It is anticipated that the tax increases will generate an additional €300 million for the state budget. Now that a budget cut of €50 million has been announced, the deficit is €1.5 billion, or €1500 million! This reduction does nothing to close the budget gap.
I will end with a question about the Center Party. There is an open power struggle there. Which candidate does the chair of EKRE consider to be a better partner, Tanel Kiik or Mihhail Kõlvart?
Each political party must undergo its own internal processes, and I have no desire to offer advice from the outside. Nevertheless, it is evident that the Centre Party was the party with which we formed a government. I have no reason to wish them ill, but when I consider their current options, I find that they are both poor.
If Mihhail Kõlvart were to become the chair of the party, no matter what he says, the party will basically become a party of Northern Estonia, let's say Tallinn and Ida-Viru County. That part of the Estonian-speaking electorate that they have will continue to dwindle, and in large part will move to us over time. I am not going to say anything about whether the Center Party is then in any way more or less coalition-friendly for the other parties. When it comes to values, however, the Kõlvart-led Center Party is clearly moving in a more conservative direction.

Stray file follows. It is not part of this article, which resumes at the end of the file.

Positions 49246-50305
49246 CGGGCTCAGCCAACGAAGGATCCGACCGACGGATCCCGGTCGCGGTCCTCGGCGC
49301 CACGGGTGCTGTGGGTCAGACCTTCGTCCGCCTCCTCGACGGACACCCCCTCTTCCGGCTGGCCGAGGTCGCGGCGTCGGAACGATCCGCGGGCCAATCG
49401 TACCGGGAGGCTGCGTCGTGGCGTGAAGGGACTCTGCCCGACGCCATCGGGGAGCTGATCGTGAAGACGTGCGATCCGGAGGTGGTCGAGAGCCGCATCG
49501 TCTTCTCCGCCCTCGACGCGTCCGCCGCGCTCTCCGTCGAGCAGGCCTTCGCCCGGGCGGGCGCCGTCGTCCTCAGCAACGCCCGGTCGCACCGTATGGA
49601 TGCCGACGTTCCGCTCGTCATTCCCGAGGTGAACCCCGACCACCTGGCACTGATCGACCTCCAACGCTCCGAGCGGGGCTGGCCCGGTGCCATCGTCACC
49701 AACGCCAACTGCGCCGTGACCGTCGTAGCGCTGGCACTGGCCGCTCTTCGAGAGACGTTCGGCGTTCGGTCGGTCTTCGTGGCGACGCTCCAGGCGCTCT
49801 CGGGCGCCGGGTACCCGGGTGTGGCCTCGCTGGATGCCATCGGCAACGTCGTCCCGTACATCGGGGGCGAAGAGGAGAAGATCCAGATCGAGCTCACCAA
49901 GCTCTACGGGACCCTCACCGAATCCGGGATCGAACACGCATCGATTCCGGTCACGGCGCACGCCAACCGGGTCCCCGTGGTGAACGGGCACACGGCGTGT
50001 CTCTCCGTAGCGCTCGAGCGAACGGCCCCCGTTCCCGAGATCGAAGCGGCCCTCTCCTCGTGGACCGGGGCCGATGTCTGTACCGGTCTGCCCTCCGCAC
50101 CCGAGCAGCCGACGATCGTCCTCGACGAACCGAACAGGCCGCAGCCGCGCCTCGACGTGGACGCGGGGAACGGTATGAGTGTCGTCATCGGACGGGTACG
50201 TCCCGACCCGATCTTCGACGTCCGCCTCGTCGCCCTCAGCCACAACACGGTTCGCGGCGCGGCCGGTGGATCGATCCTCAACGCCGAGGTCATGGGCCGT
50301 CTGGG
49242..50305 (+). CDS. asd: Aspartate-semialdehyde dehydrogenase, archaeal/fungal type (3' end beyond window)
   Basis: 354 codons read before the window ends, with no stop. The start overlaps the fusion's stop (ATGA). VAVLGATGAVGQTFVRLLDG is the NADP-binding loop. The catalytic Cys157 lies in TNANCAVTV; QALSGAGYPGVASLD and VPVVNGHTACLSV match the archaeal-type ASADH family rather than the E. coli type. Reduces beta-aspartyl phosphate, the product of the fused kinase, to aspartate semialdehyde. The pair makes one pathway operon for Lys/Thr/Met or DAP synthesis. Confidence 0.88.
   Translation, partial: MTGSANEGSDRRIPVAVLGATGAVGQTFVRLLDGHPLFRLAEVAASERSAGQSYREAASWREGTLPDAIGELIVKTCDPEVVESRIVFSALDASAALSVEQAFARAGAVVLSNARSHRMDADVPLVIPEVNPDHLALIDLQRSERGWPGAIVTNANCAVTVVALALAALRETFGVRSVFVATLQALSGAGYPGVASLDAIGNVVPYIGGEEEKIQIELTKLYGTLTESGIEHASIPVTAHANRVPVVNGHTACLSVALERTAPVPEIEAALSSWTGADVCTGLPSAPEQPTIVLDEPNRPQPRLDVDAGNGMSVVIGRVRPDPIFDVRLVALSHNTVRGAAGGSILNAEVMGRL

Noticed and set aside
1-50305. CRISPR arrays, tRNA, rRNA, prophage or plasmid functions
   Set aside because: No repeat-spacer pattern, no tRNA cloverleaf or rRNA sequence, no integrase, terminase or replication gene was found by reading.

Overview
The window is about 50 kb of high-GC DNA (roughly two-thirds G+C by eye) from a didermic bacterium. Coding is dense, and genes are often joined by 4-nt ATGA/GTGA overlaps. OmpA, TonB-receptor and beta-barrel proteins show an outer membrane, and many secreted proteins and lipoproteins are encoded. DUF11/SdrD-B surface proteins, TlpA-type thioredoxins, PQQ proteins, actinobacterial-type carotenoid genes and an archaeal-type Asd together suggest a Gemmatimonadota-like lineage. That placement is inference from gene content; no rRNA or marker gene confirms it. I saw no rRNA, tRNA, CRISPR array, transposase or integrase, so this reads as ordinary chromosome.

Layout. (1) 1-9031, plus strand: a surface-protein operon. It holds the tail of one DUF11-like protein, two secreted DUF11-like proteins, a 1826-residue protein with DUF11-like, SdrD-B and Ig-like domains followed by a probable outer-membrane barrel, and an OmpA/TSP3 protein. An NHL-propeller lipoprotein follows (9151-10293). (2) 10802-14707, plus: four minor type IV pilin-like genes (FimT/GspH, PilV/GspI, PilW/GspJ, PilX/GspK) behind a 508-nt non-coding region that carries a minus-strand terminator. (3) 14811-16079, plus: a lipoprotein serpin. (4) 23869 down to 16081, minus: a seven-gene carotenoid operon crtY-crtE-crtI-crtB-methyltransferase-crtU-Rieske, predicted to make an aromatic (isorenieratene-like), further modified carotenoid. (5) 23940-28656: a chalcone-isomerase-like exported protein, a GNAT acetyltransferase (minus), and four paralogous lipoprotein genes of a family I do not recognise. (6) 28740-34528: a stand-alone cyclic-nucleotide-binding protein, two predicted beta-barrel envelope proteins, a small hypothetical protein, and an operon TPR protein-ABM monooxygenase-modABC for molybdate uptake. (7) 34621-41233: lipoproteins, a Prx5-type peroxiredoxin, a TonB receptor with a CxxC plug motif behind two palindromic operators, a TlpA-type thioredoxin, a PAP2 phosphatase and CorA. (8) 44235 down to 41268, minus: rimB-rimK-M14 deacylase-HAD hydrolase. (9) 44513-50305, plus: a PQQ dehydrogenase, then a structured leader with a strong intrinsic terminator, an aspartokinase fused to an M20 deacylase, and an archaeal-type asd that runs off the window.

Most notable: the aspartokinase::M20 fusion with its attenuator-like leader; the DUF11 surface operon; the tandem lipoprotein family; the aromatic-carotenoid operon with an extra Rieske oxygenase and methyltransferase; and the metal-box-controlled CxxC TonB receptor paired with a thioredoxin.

In Tanel Kiik's case, it is exactly the opposite. Tanel is, as he says himself, a Euro-liberal. He supports the cohabitation law, gay marriage, the green revolution. These are things that already exist in the agendas of the Eesti 200, the Reform Party and the Social Democrats and, under Tanel's leadership, should become issues for the Center Party. This also means losing voters at the other end.
I think Jüri Ratas has certainly been a better political combiner than Tanel Kiik. If Jüri Ratas could not keep these two quite different constituencies together, Tanel certainly could not either. In the grand scheme of things, both of these candidates are very problematic in terms of turning the Center Party around.
Editor: Mirjam Mäekivi, Kristina Kersa